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Asia Pacific to Cross Four Billion Mobile Subscriptions in 2016

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Swarnava Adhikary Bio

Asia Pacific has long witnessed one of the fastest growth rates in mobile telephone subscriptions globally. In 2016, the region will reach another milestone: Mobile telephone subscriptions will cross four billion for the first time. Asia Pacific’s large middle class, its growing prosperity and expanding digital investments will drive the growth in mobile Internet connectivity going forward. This will play a significant role in increasing mobile subscriptions, which in 2016 is expected to be three times greater than the number of mobile telephone subscriptions in the next-closest region of the Middle East and Africa.

Mobile Telephone Subscriptions by Region: 2016


Source: Euromonitor International from International Telecommunications Union (ITU) and national statistics

Asia Pacific is projected to have the largest mobile Internet user base in 2016. The mobile segment in key markets across the region has, hitherto, been driven by cheap voice services, aimed at improving telecom connectivity among low-income consumers. However, stiff competition in markets such as India has led to a sharp decline in voice tariffs and average revenues per user (ARPU) despite the rapid growth in subscriptions. Operators have, therefore, focused on data services, which will facilitate mobile subscriptions growth going forward.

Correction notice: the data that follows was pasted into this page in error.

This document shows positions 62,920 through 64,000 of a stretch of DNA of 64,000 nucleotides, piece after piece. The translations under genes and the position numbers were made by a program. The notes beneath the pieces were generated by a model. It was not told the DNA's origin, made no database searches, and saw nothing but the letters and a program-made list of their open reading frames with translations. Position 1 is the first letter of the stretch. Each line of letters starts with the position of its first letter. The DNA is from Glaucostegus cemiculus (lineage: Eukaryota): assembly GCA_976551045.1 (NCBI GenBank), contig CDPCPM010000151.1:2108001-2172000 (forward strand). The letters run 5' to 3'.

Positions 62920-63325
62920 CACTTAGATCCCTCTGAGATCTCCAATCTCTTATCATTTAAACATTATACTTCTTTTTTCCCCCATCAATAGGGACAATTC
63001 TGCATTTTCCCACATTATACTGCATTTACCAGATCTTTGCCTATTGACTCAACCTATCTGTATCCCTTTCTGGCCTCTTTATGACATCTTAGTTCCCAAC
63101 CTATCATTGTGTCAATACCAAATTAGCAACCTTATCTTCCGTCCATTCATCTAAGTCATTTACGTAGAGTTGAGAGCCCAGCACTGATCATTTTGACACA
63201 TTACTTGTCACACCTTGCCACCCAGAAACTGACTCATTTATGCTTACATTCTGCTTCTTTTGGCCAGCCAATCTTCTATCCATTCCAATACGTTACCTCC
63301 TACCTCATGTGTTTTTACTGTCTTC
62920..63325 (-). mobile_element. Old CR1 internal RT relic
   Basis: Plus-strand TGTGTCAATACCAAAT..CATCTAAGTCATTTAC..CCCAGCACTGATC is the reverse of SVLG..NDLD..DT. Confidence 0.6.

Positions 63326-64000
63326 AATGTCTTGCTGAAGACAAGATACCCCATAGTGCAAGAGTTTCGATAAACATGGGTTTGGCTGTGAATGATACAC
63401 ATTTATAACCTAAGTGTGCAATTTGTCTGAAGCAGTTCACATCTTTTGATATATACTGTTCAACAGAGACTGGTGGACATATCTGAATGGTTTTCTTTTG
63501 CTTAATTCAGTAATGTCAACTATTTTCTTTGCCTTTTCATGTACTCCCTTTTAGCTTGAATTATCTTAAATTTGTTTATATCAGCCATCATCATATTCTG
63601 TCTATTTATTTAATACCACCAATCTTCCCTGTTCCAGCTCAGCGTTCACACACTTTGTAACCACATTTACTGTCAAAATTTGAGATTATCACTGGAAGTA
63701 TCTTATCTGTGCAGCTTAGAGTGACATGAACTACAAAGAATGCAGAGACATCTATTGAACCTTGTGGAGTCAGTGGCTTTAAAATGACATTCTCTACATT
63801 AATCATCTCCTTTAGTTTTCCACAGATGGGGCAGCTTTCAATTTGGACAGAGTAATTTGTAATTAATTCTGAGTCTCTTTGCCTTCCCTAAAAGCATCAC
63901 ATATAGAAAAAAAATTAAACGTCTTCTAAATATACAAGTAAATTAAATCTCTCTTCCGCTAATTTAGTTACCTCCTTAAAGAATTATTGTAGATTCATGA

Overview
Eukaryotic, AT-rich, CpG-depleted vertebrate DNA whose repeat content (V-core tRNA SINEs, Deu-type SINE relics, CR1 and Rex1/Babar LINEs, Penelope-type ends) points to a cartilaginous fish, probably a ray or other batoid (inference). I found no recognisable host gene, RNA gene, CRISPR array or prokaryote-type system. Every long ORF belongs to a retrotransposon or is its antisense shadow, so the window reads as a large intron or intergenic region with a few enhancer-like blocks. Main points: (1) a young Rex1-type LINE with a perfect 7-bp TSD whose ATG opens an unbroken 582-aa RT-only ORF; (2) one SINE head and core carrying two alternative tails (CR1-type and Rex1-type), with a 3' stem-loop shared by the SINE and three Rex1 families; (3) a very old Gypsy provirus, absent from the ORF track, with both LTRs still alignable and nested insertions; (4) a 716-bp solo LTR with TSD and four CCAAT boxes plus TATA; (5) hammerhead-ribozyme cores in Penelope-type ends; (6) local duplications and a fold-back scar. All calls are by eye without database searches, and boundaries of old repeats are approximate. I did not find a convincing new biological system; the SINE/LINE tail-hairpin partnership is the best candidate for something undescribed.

China is the behemoth of the region

In emerging Asia, China will have the highest mobile subscribers in 2016. It will also be way ahead of regional peers in mobile Internet uptake with a user base of 769 million in 2016, a phenomenal growth of over 1500% since 2010. Leading cellular operators, China Telecom and China Mobile, have been rapidly expanding their 4G footprint across the country. China Mobile has also conducted pre-5G trials in collaboration with equipment vendor ZTE.

Access to high-speed mobile Internet among the tech-savvy youth has also made China the global leader in m-commerce. Euromonitor International forecasts that Chinese consumers will spend US$334 billion through mobile phones and tablets in 2016, the most of any market globally. Alibaba, which stands as one of the largest and most successful digital commerce companies globally, has also facilitated mobile-driven commerce uptake through AliPay, its online payment system , as well as its online marketplaces, Tmall and Tencent.

As is unfolding in China, mobile Internet has the potential to revolutionise how consumers make their purchase decisions and the way businesses adapt to a fast-evolving commerce landscape. In fact, digital purchases made by Chinese consumers from mobile phones exceeded those made by personal computers in 2015, according to new research from Euromonitor International. The shift to mobile-based shopping in China can be attributed to increased penetration of smartphones and the addition of more user-friendly apps that further cement the convenience of on-the-go consumption.

Smaller markets will drive future growth